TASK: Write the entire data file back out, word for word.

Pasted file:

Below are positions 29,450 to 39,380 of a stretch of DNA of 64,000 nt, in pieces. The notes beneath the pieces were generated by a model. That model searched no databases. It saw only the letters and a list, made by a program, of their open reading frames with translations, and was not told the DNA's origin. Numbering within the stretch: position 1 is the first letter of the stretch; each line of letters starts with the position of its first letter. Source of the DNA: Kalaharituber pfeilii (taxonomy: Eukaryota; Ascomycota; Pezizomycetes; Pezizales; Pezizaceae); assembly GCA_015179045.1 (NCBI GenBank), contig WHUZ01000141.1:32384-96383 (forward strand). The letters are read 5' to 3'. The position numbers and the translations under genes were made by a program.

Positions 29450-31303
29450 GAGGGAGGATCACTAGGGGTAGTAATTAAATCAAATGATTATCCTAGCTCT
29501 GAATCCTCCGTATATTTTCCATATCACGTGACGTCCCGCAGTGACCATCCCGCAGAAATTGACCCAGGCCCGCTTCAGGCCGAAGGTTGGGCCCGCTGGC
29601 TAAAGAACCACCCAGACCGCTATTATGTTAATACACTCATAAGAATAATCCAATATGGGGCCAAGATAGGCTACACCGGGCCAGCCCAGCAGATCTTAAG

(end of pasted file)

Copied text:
Below are positions 29,450 to 39,380 of a stretch of DNA of 64,000 nt, in pieces. The notes beneath the pieces were generated by a model. That model searched no databases. It saw only the letters and a list, made by a program, of their open reading frames with translations, and was not told the DNA's origin. Numbering within the stretch: position 1 is the first letter of the stretch; each line of letters starts with the position of its first letter. Source of the DNA: Kalaharituber pfeilii (taxonomy: Eukaryota; Ascomycota; Pezizomycetes; Pezizales; Pezizaceae); assembly GCA_015179045.1 (NCBI GenBank), contig WHUZ01000141.1:32384-96383 (forward strand). The letters are read 5' to 3'. The position numbers and the translations under genes were made by a program.

Positions 29450-31303
29450 GAGGGAGGATCACTAGGGGTAGTAATTAAATCAAATGATTATCCTAGCTCT
29501 GAATCCTCCGTATATTTTCCATATCACGTGACGTCCCGCAGTGACCATCCCGCAGAAATTGACCCAGGCCCGCTTCAGGCCGAAGGTTGGGCCCGCTGGC
29601 TAAAGAACCACCCAGACCGCTATTATGTTAATACACTCATAAGAATAATCCAATATGGGGCCAAGATAGGCTACACCGGGCCAGCCCAGCAGATCTTAAG